After a great ride last year, each of the ten members of Team Microgrid committed to recruiting another cyclist for this year’s ride. We raised over $5,000 again last year, and everyone seemed eager to ride again this year. And then the bottom seemed to fall out.
David moved to North Carolina, and Tim moved to California. Patrick couldn’t ride, so his friend Jon decided not to ride. Chad and Brea had a wedding to attend. So that left Gordon and Angela, and my loyal and faithful friend Harold to form a team of four. And none of us came through with the new recruits. So it was just a bit simpler this year.
Harold and I arrived on the beautiful campus of Lewis & Clark Community College late Friday afternoon, and got our tent set up before we relaxed in portable recliners with a couple of cold brews. I was able make the trip without burning any gas, and smiled to see the EV charging station on campus open and ready to recharge my Volt! They were offering reasonably priced food in the dining hall, which served as the hub for cyclists checking in. There we ran into friends from Team Christner, who invited us back to their corporate tent to enjoy the camaraderie of the pre-ride banter. The ground was still wet from heavy rains earlier in the day and preceding day, so we gingerly walked the lawn to avoid soggy ground. One of the topics of discussion was the pending storms that were forecast for the night.
The campground was quiet by the time the scattered showers arrived around 10:30 or 11, and Harold and I were nestled into our tent. I always carry earplugs with me when I travel, and knew that they would come in handy that night. With only the sound of my own breathing, I fell asleep relatively quickly, and around 1:00 I had to get up to take the walk in still light rain to a porta-potty for a little mid-night relief.
Shortly after arriving back in the tent, the rain picked up. And the earplugs were hopelessly ineffective as the storm grew, with lightning, thunder, winds and driving rain. All. Night. Long. Thankfully the rain began to subside by the time campers started emerging from their tents after 6 a.m. We headed to breakfast in the few remaining sprinkles, and waited for Gordon and Angela to arrive on campus with all of the other non-campers. The incoming traffic arriving all at once was more than the campus was designed to accommodate, so while they were getting parked and breakfast, Harold and I finished pulling our bike gear together for the day’s ride. We all met at 8 a.m. for our team photo, and then headed out into the wet streets under still moist, gray skies.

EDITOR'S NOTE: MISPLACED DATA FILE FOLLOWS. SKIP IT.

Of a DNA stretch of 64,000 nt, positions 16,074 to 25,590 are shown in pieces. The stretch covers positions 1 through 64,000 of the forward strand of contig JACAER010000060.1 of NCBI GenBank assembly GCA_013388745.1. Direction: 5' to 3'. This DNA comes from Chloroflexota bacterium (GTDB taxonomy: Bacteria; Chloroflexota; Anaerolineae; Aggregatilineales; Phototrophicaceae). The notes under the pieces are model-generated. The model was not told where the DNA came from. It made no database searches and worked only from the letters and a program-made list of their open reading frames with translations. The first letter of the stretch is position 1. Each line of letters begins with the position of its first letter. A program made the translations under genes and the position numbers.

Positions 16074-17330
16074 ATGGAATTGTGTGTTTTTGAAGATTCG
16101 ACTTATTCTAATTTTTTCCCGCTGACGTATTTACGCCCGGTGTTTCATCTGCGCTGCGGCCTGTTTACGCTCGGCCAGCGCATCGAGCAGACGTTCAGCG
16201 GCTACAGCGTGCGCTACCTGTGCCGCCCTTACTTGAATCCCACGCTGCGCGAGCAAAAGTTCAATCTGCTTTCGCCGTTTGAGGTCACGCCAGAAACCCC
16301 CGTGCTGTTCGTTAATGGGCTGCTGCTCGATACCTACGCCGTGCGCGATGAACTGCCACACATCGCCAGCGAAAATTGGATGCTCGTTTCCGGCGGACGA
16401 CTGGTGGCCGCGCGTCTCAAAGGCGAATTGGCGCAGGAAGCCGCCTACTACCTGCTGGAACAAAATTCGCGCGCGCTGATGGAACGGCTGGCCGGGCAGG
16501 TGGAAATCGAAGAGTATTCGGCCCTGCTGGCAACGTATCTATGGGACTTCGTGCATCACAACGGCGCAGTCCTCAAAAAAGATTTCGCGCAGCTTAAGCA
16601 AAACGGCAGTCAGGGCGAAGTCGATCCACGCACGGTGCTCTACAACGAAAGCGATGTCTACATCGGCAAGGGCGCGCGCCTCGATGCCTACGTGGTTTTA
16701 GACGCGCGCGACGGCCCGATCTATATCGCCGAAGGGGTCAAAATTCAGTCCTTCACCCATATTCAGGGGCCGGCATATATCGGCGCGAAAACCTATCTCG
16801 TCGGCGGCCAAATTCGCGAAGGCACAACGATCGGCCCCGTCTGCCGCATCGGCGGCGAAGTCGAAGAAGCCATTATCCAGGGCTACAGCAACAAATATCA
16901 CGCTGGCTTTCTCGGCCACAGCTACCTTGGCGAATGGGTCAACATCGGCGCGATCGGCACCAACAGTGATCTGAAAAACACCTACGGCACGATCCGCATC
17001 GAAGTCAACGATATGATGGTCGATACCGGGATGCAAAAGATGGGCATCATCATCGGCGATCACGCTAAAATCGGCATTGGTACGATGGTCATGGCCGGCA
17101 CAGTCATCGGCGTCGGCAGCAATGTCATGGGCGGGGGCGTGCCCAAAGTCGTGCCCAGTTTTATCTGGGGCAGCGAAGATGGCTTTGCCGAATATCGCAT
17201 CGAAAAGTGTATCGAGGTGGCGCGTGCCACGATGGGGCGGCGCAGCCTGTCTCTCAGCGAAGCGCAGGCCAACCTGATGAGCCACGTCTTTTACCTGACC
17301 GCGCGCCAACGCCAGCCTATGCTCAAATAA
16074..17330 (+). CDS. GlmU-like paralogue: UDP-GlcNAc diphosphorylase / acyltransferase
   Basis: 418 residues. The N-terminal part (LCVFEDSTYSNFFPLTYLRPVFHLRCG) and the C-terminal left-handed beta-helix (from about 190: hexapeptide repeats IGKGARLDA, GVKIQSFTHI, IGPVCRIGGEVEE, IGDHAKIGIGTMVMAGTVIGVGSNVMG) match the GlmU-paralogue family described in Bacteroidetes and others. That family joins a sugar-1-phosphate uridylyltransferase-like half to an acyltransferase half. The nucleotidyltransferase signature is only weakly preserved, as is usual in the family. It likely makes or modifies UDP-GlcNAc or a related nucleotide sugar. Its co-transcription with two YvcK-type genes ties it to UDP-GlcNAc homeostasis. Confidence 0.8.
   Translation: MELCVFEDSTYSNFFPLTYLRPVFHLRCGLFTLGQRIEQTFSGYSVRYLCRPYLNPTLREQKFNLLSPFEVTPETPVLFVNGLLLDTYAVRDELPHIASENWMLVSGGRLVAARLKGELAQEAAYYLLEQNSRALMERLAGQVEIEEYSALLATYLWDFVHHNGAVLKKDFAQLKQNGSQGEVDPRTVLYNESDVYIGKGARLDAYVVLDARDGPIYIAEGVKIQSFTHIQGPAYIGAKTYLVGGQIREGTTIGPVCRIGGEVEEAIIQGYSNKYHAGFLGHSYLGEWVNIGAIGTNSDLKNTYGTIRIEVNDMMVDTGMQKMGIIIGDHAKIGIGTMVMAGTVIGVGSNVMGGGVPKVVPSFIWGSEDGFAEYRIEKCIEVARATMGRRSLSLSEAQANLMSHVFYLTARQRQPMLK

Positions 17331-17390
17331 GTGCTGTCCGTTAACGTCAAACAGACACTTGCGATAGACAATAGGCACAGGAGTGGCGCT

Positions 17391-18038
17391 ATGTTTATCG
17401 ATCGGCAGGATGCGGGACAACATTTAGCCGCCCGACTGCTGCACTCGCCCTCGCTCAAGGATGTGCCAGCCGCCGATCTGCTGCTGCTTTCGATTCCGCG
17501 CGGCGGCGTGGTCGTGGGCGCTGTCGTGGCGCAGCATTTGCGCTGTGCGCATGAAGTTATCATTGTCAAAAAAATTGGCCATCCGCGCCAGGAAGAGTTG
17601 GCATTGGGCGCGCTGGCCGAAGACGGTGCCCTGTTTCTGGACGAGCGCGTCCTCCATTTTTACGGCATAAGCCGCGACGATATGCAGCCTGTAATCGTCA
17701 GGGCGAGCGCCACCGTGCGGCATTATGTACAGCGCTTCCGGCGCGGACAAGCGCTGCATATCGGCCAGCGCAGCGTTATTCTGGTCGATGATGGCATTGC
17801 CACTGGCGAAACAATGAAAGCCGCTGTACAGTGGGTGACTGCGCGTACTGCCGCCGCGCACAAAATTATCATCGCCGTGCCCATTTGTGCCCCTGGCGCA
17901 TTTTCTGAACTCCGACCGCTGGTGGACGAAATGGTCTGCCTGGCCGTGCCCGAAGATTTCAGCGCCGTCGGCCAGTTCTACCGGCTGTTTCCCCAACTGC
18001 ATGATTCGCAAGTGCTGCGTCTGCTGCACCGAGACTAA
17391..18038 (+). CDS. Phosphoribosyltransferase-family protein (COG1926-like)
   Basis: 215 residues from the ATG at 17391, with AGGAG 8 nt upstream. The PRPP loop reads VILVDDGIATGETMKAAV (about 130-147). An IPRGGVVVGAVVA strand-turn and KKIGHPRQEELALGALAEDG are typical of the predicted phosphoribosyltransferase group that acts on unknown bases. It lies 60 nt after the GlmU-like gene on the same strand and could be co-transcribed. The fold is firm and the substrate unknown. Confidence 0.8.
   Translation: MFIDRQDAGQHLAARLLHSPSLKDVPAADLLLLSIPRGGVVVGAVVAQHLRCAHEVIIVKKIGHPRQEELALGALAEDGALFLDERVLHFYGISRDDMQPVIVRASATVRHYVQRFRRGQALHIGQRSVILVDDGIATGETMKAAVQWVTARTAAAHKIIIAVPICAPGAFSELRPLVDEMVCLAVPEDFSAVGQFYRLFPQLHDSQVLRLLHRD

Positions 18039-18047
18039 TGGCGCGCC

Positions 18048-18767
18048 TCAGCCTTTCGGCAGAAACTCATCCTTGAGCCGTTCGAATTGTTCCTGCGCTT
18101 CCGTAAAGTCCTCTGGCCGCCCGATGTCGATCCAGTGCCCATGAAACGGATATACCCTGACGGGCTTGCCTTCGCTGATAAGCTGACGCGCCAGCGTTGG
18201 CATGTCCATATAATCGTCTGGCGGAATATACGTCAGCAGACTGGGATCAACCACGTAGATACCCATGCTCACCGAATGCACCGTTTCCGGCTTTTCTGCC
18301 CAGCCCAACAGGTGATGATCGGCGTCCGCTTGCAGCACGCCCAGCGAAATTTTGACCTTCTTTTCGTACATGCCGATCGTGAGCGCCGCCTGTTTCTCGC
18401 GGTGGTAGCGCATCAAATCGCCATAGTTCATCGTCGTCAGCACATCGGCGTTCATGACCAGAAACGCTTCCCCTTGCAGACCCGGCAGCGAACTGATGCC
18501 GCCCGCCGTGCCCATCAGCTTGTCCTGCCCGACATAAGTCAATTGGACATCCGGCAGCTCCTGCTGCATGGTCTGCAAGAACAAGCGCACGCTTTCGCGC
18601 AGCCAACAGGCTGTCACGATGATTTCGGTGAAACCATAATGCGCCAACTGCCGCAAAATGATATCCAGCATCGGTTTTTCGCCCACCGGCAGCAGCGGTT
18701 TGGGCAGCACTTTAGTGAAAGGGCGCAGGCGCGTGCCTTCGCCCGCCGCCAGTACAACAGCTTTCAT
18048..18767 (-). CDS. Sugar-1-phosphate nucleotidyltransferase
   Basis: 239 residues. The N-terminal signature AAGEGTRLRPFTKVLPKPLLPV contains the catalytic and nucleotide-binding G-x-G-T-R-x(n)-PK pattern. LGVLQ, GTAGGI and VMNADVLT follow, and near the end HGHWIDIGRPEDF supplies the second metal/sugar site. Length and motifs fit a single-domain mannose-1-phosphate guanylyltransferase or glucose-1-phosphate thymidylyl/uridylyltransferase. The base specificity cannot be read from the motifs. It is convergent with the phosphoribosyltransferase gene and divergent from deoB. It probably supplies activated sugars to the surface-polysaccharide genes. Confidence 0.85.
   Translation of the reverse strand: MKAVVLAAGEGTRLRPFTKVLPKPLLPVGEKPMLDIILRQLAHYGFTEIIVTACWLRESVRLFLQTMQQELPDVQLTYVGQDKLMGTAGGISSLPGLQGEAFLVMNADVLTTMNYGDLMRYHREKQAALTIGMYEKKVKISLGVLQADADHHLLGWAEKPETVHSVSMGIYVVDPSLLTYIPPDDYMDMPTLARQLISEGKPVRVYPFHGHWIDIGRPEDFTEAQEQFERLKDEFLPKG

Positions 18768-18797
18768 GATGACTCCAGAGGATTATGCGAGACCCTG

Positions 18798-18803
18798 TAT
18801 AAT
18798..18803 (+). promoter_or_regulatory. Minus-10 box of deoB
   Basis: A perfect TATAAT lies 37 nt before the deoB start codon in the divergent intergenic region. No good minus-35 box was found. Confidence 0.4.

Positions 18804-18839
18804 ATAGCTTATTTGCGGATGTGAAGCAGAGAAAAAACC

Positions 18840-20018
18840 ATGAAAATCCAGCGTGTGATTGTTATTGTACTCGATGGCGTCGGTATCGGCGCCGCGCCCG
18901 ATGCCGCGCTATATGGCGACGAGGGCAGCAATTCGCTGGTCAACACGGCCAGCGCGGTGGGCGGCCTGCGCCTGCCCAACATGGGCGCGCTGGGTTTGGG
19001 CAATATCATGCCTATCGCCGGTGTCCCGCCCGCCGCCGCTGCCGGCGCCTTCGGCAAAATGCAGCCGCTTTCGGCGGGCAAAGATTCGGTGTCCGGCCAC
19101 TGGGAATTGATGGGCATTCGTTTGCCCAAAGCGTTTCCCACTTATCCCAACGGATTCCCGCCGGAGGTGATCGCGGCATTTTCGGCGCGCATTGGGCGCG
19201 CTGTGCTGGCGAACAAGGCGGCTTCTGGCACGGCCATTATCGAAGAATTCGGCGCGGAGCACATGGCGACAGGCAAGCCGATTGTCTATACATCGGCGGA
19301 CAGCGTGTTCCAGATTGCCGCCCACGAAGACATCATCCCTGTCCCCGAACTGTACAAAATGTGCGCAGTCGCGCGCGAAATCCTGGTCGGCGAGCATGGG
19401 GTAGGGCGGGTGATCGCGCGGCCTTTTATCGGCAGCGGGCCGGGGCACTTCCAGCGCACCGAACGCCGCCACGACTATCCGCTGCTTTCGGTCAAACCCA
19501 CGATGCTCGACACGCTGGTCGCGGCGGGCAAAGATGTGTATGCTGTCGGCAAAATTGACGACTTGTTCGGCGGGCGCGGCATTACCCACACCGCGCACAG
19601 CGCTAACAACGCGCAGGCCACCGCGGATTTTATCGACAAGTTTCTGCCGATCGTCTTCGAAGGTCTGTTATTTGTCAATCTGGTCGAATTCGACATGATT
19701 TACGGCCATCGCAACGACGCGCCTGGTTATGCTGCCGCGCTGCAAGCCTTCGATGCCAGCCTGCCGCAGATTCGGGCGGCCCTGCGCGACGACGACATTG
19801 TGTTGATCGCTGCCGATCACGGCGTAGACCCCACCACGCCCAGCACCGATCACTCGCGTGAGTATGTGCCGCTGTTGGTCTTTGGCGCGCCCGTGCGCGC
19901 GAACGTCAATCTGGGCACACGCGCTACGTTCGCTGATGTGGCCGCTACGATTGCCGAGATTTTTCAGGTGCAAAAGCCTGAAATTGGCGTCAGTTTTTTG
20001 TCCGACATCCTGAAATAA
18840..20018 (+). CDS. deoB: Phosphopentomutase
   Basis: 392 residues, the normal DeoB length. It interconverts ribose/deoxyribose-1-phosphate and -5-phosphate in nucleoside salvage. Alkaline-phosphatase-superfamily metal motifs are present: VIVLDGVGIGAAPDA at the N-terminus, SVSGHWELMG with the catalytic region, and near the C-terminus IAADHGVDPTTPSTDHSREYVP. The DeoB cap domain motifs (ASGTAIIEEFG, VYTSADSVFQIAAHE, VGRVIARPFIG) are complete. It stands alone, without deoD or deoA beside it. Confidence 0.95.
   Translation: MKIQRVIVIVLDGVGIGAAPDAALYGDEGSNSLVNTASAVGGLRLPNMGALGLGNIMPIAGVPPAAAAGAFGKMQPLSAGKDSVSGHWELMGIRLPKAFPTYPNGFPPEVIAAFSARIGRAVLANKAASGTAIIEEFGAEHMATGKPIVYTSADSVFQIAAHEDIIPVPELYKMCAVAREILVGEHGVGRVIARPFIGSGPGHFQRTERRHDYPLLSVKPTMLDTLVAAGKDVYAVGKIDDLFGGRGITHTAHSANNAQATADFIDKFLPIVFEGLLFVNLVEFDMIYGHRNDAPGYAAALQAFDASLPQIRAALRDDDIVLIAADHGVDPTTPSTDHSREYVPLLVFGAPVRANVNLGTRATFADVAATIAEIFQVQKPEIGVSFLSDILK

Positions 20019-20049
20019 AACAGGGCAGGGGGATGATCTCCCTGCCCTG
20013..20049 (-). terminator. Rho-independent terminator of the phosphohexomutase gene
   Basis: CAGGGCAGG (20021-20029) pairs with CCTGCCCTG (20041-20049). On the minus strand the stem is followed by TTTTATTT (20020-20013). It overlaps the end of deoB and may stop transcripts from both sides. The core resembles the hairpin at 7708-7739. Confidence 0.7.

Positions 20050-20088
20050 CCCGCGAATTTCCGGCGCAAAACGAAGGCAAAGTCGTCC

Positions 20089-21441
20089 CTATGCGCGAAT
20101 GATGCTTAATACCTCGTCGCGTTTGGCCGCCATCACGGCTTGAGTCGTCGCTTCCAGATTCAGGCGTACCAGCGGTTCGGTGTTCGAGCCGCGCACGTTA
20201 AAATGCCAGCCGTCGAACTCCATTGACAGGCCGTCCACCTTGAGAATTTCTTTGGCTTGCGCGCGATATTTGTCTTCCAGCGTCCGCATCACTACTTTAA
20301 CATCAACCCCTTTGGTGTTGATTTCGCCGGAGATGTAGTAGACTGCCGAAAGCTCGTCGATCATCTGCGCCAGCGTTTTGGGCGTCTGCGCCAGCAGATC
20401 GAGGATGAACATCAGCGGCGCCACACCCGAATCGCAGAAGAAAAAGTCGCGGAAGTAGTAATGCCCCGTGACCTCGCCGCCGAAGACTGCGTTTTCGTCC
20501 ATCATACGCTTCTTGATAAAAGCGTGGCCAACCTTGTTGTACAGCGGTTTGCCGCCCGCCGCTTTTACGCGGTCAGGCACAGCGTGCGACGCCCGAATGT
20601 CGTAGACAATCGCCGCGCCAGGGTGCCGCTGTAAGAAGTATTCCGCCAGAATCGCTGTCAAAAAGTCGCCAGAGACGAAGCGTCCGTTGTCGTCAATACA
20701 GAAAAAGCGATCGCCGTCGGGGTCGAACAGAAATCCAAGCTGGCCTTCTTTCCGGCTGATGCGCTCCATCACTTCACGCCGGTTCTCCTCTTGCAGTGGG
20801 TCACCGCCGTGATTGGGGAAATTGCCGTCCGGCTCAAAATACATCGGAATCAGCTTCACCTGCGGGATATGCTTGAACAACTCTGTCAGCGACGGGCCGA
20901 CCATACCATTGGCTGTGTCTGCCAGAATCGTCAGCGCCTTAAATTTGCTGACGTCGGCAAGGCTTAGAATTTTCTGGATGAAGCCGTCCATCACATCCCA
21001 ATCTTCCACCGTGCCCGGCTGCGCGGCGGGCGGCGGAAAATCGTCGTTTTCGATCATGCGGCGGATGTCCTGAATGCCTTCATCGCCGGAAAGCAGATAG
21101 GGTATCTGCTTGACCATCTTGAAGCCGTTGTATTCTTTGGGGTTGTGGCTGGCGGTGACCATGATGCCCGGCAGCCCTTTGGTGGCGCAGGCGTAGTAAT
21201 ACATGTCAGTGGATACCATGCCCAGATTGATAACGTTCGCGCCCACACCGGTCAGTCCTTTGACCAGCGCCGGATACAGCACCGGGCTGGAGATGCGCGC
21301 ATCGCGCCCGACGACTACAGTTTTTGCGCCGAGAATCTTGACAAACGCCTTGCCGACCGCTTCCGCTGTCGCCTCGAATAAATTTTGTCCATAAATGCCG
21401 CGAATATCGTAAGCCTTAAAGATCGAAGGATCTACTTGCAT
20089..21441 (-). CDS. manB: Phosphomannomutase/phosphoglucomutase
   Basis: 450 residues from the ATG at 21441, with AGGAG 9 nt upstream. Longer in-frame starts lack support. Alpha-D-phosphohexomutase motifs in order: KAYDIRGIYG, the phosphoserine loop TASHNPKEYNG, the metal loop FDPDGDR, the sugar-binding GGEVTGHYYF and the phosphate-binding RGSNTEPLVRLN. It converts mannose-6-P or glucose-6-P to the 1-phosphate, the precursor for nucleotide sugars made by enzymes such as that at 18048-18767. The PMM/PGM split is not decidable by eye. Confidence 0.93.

The cool air was actually nice riding weather, and as the clouds began to dissipate and sun began to warm and dry the earth, people began peeling off arm warmers and putting on their shades. It turned out to be a beautiful day, and I enjoyed the beautiful country, and took a couple photographs of some of more unusual things I saw that day. I considered for a fleeting moment to join Gordon and Angela in doing the Century. I opted for the wiser choice to stick with Harold on the 75 mile loop, and am glad I did. My left knee began bothering me about 60 miles into the ride, and I finished the ride around 3:30 feeling fairly weak.
After a couple of cold lagers and some finger foods in the VIP tent, we headed for the showers, and met up with Gordon and Angela for dinner after their later arrival. Gordon took a spill in some gravel that afternoon, and with that in conjunction with other factors, decided not to ride on Sunday. So Harold and I moseyed back to the corporate tents to hang out with other friends. What we found was that the previously soggy grounds were now even more soaked, with some teams wading barefoot in 3-4 inches of mud! But it was a beautiful night, and like most riders, we turned in relatively early.
I woke up Sunday with a relatively stiff left knee, and decided right then that this would not be another 150 mile weekend. It was a beautiful day, and we decided to do the 25-mile loop, and that was just long enough. We took our time at the three rest stops, and arrived back at the campus late morning, proudly accepting our medals at the finish line amidst the cheering and smiles of the staff, volunteers and extremely appreciative people with MS. Seeing those faces makes the ride totally worthwhile!
After showering and packing up our gear, we enjoyed our final meal on campus, which for me was a delicious vegetarian wrap. We shared stories with strangers, and celebrated another ride under our belt before signing up to ride again next year. I’m so grateful that I can bike this ride, even if I only do 100 miles in a weekend!
I’m also grateful for the many people who supported me in my fundraising campaign. I raised over $3,500 this year, and smile knowing that this will help those with MS better cope with their condition. And ultimately end MS for good.
If you would like to contribute, please go to http://main.nationalmssociety.org/goto/sro2016. Thanks!